this day in crime history: march 3, 1934

On this date in 1934, notorious bank robber John Dillinger escaped from the Lake County jail in Crown Point, IN. Dillinger, who had been arrested in Tucson, AZ in January, was awaiting trial for the murder of a police officer. On the morning of March 3rd, Dillinger pulled what was later reported to be a fake gun on jail guards and convinced them to open his cell. He and another inmate locked up the guards, grabbed some machine guns, and fled the jail with a deputy as a hostage. They made their way to a nearby garage, where they stole Sheriff Lillian Holly’s (front row, far left in the above photo) brand new Ford V-8. Dillinger and company fled across the state line into Illinois. This turned out to be John Dillinger’s fatal mistake. He had taken a stolen car across state lines, which is a federal crime. He would soon have the full attention of the FBI – the kind of attention he could live without.

Further reading:

Crime Museum – John Dillinger

FBI Files – Famous Cases: John Dillinger

Time Magazine – Whittler’s Holiday

Wikipedia – John Dillinger

9 thoughts on “this day in crime history: march 3, 1934

      • John, I couldn’t agree more. When I read about some law that is stir in the books, I ask myself, “what was the reason for creating law in the first place?” It’s interesting at the very least! 🙂


  1. John D.:
    Good thing he didn’t try and escape on a day (here) like THIS…sleet and freezing rain.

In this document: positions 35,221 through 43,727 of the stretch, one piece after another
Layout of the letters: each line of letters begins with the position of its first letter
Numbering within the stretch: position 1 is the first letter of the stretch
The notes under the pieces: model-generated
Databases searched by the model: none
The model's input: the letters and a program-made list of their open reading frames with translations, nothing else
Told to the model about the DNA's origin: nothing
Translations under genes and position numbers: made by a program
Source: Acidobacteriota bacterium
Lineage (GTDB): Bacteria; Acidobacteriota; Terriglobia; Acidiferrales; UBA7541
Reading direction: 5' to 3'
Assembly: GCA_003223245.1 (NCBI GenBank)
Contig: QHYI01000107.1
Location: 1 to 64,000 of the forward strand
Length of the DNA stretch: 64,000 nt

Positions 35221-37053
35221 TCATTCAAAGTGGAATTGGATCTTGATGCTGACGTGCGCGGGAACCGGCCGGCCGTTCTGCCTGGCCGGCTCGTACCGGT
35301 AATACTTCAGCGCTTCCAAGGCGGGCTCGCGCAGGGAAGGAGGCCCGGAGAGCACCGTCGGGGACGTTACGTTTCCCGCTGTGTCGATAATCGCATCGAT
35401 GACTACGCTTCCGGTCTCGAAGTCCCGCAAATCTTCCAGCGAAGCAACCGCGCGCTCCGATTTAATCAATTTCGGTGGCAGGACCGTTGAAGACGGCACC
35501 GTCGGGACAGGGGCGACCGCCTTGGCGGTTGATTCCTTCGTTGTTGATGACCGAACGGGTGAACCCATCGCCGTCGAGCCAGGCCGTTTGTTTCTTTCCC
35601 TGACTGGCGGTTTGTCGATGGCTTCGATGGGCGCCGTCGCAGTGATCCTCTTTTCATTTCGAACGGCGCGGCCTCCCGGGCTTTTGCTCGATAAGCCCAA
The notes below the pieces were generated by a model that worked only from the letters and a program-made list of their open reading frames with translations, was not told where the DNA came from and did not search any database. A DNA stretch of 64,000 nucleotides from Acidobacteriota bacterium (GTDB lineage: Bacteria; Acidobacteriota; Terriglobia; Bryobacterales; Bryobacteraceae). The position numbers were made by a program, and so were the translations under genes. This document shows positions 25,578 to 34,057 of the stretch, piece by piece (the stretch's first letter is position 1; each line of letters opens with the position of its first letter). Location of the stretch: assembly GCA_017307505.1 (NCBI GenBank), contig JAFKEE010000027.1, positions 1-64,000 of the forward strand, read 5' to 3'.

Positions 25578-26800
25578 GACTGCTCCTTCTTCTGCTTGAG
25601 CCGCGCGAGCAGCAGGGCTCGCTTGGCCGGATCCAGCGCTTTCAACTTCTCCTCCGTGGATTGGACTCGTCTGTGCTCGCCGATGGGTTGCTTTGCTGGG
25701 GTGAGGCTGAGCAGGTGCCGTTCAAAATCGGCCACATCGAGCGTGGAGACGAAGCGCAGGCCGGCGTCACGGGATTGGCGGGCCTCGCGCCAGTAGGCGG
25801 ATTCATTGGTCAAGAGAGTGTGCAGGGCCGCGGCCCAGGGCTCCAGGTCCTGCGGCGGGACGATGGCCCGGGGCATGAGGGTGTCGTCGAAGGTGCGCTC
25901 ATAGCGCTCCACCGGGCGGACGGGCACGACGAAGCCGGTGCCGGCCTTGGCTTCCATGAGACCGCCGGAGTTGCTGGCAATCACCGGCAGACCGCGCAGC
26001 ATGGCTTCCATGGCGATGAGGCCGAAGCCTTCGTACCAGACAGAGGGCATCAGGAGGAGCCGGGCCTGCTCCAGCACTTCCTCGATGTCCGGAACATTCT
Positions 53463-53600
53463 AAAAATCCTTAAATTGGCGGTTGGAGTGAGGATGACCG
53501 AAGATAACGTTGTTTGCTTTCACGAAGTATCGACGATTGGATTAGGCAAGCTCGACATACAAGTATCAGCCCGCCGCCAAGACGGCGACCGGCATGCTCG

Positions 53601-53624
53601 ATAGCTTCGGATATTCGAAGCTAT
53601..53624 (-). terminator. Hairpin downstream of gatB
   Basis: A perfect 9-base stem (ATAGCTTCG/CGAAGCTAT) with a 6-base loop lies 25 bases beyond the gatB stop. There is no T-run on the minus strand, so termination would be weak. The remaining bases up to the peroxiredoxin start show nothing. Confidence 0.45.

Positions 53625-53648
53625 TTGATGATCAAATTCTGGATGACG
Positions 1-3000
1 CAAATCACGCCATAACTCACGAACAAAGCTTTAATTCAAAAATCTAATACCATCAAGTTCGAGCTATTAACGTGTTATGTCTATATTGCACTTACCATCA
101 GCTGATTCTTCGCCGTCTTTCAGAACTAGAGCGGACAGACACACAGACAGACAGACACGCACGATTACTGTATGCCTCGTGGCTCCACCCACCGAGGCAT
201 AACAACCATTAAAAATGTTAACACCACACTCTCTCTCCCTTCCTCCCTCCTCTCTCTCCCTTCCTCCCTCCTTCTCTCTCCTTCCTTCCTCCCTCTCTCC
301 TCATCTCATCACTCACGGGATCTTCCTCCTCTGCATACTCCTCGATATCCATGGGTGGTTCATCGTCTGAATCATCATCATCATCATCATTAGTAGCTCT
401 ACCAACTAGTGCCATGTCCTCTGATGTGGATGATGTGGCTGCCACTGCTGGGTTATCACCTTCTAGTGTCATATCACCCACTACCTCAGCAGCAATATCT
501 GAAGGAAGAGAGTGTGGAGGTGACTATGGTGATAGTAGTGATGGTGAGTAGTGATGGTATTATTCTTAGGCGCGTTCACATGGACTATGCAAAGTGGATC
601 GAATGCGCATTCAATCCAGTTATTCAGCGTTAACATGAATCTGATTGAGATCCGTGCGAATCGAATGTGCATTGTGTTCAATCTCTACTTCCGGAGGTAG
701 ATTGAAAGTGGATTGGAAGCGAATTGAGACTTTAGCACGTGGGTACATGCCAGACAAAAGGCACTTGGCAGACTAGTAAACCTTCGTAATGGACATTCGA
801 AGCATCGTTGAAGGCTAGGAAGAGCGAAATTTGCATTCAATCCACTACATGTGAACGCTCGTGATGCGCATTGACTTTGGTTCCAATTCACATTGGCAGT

Even that Ford wouldn’t make out that well.
    (Only in Indiana, right?)

    On the UP side to all this, Dillinger was said to have sent a letter to the Ford motor Company PRAISING the virtues of the V-8 under the hood of sheriff Holly’s “liberated” vehicle..
    Very good post.
    Stay safe & warm out there.


  2. The guy whose shoulder Dillinger has his arm on (and who has his arm around Dillinger) is the County Prosecuting Attorney who was prosecuting Dillinger for the murder. He was responding to a request from one of the photographers. That picture destroyed his political career. (Never trust a reporter.)
    I read somewhere that the sheriff’s car was usually parked on the other side of the jail, where it would have been inaccessible to Dillinger, and that this particular day was the only time in history that the car was parked where it was. Think someone made some money? In a sheriff’s department in the middle of the Depression?


    • That’s true. His name was Robert Estill. Had Dillinger not escaped, he probably would have gotten a conviction, which would have led to a stellar career.

      A good book on the subject is Dillinger: The Untold Story, By G Russell Girardin, William Helmer, and Rick Mattix. Girardin interviewed Dillinger’s lawyer and the lawyer’s investigator back in the 30s. Lots of good inside info there.


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